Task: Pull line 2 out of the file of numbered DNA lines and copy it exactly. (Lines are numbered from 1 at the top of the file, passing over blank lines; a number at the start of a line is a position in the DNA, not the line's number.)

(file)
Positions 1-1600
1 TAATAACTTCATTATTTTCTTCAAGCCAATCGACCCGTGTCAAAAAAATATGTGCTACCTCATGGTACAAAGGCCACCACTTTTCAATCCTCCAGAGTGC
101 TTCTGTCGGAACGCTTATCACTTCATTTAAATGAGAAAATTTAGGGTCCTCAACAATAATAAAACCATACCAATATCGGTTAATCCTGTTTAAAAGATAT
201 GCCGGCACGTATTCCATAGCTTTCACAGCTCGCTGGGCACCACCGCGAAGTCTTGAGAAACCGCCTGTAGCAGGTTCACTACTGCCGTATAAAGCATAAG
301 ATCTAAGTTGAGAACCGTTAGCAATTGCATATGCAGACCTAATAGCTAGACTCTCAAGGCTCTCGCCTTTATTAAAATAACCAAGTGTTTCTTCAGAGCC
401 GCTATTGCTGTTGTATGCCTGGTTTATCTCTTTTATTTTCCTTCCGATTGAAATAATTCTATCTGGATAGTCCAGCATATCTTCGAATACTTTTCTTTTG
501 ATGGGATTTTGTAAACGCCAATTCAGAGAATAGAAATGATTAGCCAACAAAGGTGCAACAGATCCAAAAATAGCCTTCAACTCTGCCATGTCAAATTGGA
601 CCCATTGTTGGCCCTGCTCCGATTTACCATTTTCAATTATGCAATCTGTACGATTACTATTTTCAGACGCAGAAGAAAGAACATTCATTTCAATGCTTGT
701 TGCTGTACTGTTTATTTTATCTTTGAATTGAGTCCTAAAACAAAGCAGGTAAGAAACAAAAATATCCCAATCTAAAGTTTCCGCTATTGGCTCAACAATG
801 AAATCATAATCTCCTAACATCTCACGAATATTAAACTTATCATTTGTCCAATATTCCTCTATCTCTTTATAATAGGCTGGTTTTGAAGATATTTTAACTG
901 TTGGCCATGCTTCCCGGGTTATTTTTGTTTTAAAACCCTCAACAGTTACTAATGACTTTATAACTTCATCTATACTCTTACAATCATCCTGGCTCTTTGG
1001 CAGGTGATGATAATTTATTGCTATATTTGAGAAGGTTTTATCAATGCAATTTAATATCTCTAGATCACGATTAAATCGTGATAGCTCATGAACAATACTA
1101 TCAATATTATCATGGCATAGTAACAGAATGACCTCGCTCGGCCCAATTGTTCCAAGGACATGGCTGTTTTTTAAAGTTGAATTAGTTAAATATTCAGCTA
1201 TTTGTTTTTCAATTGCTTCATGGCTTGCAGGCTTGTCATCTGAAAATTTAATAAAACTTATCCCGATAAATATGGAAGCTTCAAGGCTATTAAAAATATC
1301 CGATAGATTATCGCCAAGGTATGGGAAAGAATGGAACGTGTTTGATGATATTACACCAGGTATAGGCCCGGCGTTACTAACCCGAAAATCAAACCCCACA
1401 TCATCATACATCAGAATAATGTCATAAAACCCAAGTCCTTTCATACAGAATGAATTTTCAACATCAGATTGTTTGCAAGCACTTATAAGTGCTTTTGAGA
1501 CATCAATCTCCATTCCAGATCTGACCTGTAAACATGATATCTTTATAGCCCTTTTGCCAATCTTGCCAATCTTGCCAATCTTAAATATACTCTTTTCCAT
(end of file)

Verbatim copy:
1 TAATAACTTCATTATTTTCTTCAAGCCAATCGACCCGTGTCAAAAAAATATGTGCTACCTCATGGTACAAAGGCCACCACTTTTCAATCCTCCAGAGTGC